Ahmed Shehzad needs to learn to play for the Pakistan cricket team, not for himself
The team needs a flying start in the powerplay but Shehzad thinks it’s more important to preserve his precious wicket.
Recently, Ahmed Shehzad bagged the Man of the Match award in the last T20 match against the World XI along with a fancy bike to feature in his latest selfies. Good for him! However, his performance during the whole series raised more doubts than confidence in him.
Shehzad managed to make a score of 89 off 55 balls in the final T20 match, therefore it may seem criminal to criticise him at this stage. However, I strongly believe that he was scoring runs in the series for himself, rather than the Pakistan cricket team.
To be very honest, Shehzad holds the most vital position in the batting order for the T20 format. It’s not like he makes much use of it but I feel he is somehow clinging on to it for his own benefit. When he walks out to bat, the boundaries are vacant with only two fielders patrolling the covers like lonely soldiers at a porous border. Field restrictions for the first six overs allow ample opportunities to openers around the world to bag some quick boundaries – but not to Shehzad. He likes to keep the boundaries for later and survive the first six overs like it’s the last time he will get to bat.
The team needs a flying start in the powerplay but Shehzad thinks that it’s okay to preserve his precious wicket far more than that.
By the end of powerplay overs in the first two T20 matches against World XI, Shehzad had scored 12 runs off 13 balls and 16 runs off 19 balls respectively. That’s a paltry strike rate of 92 and 84 respectively, at a time when even a little piece of wood on the ball can easily pierce the inner circle and award you a boundary. Playing at less than one run per ball in the powerplay of a T20, with a batting-friendly pitch, is far from impressive. It should rather be declared a felony.
The unfortunate part isn’t the fact that Shehzad was unable to score quicker, but rather that he chose not to score quicker. His approach has been overly cautious in recent times across all formats of the game. He seems to be setting himself up for something big and spectacular, but while we all anxiously wait for that moment to arrive, it clearly never does. By the time the team is in dire need of hitting runs, he more often than not lofts the ball into a fielder’s hands and returns to the dugout, leaving much of the work to be done by others.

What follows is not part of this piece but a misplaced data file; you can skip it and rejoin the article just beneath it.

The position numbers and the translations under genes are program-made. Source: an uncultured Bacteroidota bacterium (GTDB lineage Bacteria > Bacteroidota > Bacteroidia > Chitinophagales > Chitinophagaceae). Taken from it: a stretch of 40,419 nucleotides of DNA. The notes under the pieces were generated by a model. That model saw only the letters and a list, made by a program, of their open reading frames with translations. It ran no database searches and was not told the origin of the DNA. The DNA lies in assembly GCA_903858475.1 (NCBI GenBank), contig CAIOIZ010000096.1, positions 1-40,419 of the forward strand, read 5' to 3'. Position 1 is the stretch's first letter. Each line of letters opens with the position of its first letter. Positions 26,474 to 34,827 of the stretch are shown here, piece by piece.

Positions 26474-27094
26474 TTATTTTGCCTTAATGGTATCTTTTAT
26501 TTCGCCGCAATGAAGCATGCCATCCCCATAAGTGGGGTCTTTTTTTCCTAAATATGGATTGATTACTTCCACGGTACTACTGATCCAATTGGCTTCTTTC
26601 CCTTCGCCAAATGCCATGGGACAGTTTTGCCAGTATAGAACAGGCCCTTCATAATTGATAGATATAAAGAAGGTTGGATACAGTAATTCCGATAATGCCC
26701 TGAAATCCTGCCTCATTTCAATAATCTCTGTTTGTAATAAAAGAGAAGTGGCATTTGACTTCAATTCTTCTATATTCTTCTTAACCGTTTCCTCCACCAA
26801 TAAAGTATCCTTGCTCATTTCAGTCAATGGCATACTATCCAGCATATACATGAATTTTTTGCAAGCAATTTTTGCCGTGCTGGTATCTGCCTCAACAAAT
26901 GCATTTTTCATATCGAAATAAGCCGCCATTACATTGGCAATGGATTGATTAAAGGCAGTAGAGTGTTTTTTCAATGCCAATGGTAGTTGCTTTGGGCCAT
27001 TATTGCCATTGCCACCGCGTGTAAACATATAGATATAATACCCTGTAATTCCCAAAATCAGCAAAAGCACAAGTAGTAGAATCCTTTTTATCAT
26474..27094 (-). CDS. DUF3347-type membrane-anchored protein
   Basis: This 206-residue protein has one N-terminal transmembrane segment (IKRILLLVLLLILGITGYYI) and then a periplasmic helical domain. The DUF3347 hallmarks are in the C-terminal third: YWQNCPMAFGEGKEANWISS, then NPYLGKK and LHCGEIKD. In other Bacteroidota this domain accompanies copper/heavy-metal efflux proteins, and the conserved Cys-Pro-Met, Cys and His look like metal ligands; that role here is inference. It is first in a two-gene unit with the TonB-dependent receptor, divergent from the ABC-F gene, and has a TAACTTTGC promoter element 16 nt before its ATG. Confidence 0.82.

Before I get called out for ignoring his most recent 89-run innings off 55 balls, let me dig right into it. Shehzad did indeed fare far better in his last outing in the series against the World XI. I do appreciate the fact that he realised to play at a higher strike rate as a courtesy to his team and the country. However, everyone who watched the match knows that if those three consecutive sixes in the 18th over did not come out of the blue, Shehzad’s inning was failing to provide any momentum to the team’s total like always.
Shehzad has made it a habit to keep playing well within his comfort zone to accumulate runs next to his name but those runs mostly come at a heavy price for the team as a whole. We got away with a series win this time but to beat the best in the business, Shehzad will need to play more selfless cricket. He needs to realise that a quick fire 50 at the top will help the team’s cause a lot more rather than meandering for runs throughout the innings for a higher individual score.
Since Sharjeel Khan has been taken out of the equation for selection, Shehzad will most likely feature in the side for years to come. I hope he plays more like he did the last time and less like his typical self-centred innings that tortures the fans like nothing else.